The New York Knicks are, once again, the toast of Gotham City.
But that doesn't mean this squad can't get better.
Excluding postseason consideration, loyalists and critics alike can glance at this Knicks franchise and agree on its marked improvement. This team rocked out to a 18-5 start, rode that hi-octane offense to an Atlantic Division title, and regained respect around the NBA.
Even so, let's not break out the kid-gloves treatment quite yet. There's still much to be desired, much to consider when one looks at the Knicks as currently assembled. The New York Knicks are far from broken, but some tinkering and modifying needs to take place in order to put a stranglehold on success.
With a resurgent Eastern Conference and a Brooklyn Nets team in their backyard, let's point at some character flaws and open wounds in this current 2013 Knicks iteration. Then, let's detail some ways in which the Knicks can evolve to become lethal bruisers in 2014.
All stats courtesy of Basketball-Reference.com.
I mentioned it earlier when I handed out regular-season grades to the entire Knicks roster, but it's worth repeating: J.R. Smith is about to get payed.
To his credit, J.R. has remained humble and focused on the Knicks playoff push: According to Neil Best, who spoke to J.R. Smith during the Knicks first-round series against the Boston Celtics, J.R. has been "focused on basketball". According to J.R., "summertime is summertime. It ain’t summer yet."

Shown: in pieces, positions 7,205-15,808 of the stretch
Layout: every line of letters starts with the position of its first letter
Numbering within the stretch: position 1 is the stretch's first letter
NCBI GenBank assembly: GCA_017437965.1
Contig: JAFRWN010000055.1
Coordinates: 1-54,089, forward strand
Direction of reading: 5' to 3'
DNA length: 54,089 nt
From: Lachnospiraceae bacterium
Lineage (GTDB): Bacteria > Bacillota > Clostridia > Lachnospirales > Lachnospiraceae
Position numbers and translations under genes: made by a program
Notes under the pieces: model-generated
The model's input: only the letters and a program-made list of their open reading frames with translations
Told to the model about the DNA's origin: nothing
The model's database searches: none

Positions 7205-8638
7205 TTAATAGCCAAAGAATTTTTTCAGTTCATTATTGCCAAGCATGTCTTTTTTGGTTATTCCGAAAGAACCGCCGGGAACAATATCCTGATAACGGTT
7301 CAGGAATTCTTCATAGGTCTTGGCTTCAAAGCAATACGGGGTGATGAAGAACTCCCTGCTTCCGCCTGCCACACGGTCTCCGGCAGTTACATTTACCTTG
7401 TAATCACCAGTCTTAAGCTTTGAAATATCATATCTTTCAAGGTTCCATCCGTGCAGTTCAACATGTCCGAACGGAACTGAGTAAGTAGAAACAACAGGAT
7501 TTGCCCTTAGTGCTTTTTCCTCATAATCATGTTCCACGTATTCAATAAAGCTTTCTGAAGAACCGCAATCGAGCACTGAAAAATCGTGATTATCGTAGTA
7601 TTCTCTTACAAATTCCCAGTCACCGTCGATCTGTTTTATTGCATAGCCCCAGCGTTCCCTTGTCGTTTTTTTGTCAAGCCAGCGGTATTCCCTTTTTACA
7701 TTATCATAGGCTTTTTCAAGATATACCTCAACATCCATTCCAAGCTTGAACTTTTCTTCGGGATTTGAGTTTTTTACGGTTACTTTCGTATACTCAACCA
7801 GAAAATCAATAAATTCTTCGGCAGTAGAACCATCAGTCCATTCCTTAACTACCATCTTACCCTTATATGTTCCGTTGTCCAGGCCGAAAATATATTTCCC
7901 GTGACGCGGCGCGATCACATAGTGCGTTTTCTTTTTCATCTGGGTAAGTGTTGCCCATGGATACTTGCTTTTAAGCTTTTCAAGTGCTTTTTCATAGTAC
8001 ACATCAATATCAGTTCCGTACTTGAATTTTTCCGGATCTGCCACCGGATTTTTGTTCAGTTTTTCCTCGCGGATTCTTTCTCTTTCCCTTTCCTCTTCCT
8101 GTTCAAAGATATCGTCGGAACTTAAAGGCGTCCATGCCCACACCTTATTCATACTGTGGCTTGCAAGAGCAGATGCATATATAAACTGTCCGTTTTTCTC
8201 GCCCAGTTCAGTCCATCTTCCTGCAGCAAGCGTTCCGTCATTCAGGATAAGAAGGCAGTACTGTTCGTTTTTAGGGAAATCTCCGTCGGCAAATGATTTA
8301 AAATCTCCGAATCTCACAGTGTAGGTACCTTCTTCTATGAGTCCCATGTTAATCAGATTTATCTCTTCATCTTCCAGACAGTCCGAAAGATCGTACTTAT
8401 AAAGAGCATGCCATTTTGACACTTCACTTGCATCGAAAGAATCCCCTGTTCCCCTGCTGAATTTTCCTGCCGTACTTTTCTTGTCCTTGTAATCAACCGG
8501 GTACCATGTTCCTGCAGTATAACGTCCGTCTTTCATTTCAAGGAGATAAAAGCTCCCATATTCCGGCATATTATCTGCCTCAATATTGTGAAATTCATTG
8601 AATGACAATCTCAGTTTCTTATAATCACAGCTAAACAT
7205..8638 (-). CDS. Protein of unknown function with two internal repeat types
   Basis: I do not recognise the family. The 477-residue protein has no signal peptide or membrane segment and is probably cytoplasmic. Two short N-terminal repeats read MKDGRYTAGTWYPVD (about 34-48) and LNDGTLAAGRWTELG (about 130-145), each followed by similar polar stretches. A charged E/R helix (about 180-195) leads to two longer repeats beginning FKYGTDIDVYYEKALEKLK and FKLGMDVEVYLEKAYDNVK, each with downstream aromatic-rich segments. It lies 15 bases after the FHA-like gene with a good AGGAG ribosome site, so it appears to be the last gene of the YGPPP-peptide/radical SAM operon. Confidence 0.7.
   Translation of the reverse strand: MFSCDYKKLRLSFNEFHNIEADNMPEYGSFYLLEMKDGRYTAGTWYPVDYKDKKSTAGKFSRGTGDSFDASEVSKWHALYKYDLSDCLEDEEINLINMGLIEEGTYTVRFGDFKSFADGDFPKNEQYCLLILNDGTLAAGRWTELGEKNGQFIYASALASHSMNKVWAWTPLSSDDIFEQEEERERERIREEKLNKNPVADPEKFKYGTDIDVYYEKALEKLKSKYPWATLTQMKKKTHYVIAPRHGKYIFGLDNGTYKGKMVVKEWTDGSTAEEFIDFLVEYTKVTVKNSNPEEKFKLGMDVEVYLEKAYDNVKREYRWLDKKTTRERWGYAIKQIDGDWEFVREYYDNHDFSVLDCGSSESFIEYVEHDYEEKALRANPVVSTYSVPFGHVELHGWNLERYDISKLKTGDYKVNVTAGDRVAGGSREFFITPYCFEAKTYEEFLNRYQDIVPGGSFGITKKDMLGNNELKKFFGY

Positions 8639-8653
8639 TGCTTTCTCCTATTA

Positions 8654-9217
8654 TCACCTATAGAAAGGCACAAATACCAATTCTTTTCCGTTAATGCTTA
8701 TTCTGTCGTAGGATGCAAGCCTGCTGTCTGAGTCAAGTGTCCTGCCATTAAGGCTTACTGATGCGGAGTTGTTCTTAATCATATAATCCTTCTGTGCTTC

That's fine and dandy for Mr. Smith, as the negotiator sitting in the power position. Glen Grunwald and the New York Knicks' team governors know this.
No matter. J.R.'s return is first priority on the Knicks big white board, and it's up to the front office to hold the salary sheet sideways, crunch the numbers, and figure out a big picture-perfect plan to keep the mercurial shooting guard.
The long-term success and failure of the New York Knicks professional basketball team rests heavily on the knees of Amar'e Carsares Stoudemire, the team's 100-million-dollar man.
Despite the possibility of doom given Amar'e's microfracture and arthroscopic surgeries on his left and right knees, respectively, the Knicks handed Amar'e an uninsured multi-year contract. Now, with two guaranteed years remaining (contract terms per HoopsHype.com) can S.T.A.T. return to form and earn his keep?
To answer this question, let's sneak a peek at a few of the notable NBA microfracture patients:
|Microfracture Surgery - NBA History|
|Patient X||First Surgery Age||Post-Surgery Seasons||Post-Surgery Stats||
Post-Surgery All-Star Appearances
|Allan Houston ||32||1||11.5ppg, 41.5% FG*||0|
|Greg Oden||20||2||9.4ppg, 7.3rpg||0|
|Chris Webber||30||5||16.9ppg, 8.6rpg||0|
|Penny Hardaway||29||6||9.6ppg, 3.1apg||0|
*Second-lowest field goal percentage of career.
Eek. That don't look good.
From this small data sample, you could argue Stoudemire as a viable option for the Knicks moving forward, given Amare's youth at the time of the first surgery (23) and subsequent success in Phoenix and New York. But, even the most risk-averse surgeon would hesitate to suggest a full return from a 30-year-old professional basketball big man.
All bad news for the Knicks as the current lords of Amare's albatross contract.
Knicks fans: All there is to do, is hope.
Let's take a quick look at the New York Knicks 15-man playoff roster:
|Age 40+||1 (Jason Kidd)|
Gentlemen, your AARP cards are in the mail!
The Knicks as the oldest team in the NBA has been well-documented all year. J.R. Smith, the second-youngest player on the Knicks roster, was the only Knicks player to log over 80 games.